When given the opportunity, your friend may express her true feelings. Those feelings—whether fear, anger, doubt, or guilt—are an open door to your friend’s heart. It’s important that you accept, not deny, those feelings. Only then can you step through the open door to touch your friend’s hurting heart.

For me, guilt was the open door. I felt responsible for Jonathan’s death, and nothing anyone said could change that. Logically, I knew I wasn’t responsible, but logic didn’t matter because the guilt was in my heart. If someone had simply accepted and validated that guilt for what it was, that person would have touched my heart.

Many people who are sick, for example, express concern that they are a burden to others. They give their family and friends this open door, but instead of walking through it, family and friends often deny the truth. “Oh, no,” they say, “you’re not a burden.” A better response would be, “Yes, this disease is a burden, but it is a burden I freely choose to bear because I love you.”

A sorrow shared is a sorrow diminished. The way to truly share another’s sorrow and thus to diminish it is to love that person. It sounds simple, but love is life’s most difficult—and rewarding—task. If you ask for His help, God can and will give you the love and strength you need to walk with a friend in the wilderness.

Dave Biebel is an ordained minister, speaker, and author of numerous books including Jonathan, You Left Too Soon; If God Is So Good, Why Do I Hurt So Bad?; and How to Help a Heartbroken Friend. To order Dave’s books, visit your local Christian bookstore or write to Liberty.


The Wilderness Journey, Words of Endurance

by Melanie Cooper

For the past five years, Melanie Cooper has battled a cancerous tumor in her arm. She has faced the wilderness of pain, fatigue, and uncertainty. During the summer of 1995, she could take no more. Physically, emotionally, and spiritually exhausted, she was beginning, as she says, “to lose hope that these powerful medicines would destroy the tumor without destroying me first.” So she took a six-month break from chemotherapy in order to rest and restore her health. Her health-restoration plan included running with Betsy, a friend from nursing school.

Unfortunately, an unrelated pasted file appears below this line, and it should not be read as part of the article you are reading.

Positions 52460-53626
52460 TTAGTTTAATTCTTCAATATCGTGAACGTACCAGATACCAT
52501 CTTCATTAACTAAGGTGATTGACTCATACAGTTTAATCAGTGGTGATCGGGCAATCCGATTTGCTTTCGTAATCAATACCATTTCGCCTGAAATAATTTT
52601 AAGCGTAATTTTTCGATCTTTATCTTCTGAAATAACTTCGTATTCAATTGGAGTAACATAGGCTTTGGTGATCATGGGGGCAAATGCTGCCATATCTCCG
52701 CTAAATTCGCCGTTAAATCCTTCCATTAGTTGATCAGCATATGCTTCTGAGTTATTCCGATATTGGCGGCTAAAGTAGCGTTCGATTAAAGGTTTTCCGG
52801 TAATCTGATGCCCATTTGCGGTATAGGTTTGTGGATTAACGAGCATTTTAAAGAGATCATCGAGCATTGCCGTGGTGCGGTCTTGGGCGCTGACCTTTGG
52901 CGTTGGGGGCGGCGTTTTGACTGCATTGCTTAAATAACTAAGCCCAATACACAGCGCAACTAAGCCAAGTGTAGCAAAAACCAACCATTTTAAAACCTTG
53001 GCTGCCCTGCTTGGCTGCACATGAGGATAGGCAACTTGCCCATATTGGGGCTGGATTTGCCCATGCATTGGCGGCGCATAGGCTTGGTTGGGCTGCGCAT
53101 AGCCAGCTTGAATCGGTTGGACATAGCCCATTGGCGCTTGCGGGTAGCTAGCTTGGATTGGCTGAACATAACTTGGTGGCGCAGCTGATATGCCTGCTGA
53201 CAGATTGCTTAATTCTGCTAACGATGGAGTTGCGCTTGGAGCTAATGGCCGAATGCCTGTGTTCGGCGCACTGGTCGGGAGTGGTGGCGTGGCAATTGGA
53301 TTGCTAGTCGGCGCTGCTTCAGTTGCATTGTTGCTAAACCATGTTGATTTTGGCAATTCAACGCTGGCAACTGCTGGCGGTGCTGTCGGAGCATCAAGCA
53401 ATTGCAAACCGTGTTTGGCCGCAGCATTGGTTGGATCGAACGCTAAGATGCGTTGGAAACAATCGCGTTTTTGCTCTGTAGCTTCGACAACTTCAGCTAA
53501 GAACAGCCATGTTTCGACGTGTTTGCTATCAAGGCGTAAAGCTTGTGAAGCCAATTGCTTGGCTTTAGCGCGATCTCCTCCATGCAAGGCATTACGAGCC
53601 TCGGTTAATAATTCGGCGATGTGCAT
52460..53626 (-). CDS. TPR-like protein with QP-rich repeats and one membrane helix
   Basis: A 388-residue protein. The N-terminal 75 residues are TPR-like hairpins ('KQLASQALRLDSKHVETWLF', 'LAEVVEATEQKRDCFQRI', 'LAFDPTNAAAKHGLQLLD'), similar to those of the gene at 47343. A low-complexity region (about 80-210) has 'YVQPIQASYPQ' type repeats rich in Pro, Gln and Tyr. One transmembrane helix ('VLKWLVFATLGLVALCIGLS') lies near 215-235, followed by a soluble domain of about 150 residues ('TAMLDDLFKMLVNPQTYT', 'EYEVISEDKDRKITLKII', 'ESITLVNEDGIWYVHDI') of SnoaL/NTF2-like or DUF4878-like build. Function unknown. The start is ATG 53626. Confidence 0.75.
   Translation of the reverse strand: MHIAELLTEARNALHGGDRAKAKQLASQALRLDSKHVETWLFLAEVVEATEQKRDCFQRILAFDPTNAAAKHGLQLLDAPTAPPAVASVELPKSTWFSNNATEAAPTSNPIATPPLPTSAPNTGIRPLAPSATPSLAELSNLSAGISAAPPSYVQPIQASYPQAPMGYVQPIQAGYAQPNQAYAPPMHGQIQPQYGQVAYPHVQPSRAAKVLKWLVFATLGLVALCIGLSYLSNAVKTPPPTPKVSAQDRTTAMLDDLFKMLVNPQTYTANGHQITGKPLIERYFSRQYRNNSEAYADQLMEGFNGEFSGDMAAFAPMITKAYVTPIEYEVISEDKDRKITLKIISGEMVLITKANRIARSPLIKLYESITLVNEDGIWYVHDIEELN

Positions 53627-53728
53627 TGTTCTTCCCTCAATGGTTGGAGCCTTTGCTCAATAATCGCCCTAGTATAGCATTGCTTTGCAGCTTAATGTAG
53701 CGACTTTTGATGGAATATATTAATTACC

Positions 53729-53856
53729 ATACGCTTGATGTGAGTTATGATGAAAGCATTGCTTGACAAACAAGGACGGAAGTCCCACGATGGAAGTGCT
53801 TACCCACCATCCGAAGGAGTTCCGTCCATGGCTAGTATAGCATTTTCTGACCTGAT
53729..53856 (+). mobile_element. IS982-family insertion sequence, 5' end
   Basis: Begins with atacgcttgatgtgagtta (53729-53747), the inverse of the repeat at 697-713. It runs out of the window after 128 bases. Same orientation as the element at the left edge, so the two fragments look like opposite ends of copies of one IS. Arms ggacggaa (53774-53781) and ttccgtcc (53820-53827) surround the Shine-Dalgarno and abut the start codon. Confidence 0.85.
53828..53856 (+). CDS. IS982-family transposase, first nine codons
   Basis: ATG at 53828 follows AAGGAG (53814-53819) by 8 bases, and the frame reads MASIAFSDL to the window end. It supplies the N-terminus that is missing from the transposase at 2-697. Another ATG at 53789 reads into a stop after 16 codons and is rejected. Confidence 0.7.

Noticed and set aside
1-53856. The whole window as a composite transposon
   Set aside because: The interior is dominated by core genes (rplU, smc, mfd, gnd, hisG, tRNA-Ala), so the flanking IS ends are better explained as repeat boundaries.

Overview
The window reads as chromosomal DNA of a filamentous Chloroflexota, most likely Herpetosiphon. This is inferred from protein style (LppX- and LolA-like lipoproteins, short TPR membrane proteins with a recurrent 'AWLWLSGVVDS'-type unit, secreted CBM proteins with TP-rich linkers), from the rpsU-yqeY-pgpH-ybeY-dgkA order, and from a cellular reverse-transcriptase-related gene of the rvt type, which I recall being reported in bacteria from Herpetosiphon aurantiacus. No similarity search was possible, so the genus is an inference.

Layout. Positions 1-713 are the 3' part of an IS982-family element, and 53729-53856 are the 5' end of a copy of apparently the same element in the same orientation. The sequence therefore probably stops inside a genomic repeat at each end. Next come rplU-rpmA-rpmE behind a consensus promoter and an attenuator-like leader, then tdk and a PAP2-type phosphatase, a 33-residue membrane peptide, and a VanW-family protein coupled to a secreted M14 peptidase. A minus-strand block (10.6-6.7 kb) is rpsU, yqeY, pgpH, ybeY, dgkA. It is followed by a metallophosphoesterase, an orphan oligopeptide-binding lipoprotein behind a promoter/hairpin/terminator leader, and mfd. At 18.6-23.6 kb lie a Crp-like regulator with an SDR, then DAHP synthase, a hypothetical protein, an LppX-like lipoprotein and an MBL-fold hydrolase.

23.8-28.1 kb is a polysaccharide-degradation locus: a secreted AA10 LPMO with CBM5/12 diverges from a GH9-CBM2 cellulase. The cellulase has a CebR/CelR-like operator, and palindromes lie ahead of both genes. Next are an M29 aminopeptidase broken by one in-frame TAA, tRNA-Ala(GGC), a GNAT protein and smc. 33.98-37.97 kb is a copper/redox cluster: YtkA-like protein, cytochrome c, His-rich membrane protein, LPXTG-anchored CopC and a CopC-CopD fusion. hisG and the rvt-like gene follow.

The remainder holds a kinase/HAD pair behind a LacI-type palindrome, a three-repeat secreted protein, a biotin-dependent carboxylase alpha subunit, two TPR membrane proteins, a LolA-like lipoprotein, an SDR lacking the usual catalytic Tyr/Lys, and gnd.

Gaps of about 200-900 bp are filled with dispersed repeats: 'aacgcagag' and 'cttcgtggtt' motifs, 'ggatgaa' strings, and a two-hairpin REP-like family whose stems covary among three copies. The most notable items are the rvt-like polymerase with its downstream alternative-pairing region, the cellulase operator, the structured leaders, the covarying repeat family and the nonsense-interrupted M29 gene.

On our first run in September, I could barely finish two miles. I stopped several times. Betsy could have labeled me a “hopeless case” and called it quits, but she didn’t. We continued to run and soon began training for a 10K (6.2 miles) race scheduled for early November. A few days before the race, I learned that Betsy would not be able to run with me. But I was determined to run, even if I had to do it by myself.

When I awoke on the day of the race, I was surprised to see blizzard-like conditions. As I joined the pack of runners at the starting line, the wind howled eerily. It whipped through my layers of sweat-shirt, turtleneck, lined running warm-ups, running spandex, and ear muffs. The starting line was just a line scraped into the accumulating snow. No one cheered us from the sidelines—it was too cold. It was just us crazy runners and the man with the starting gun.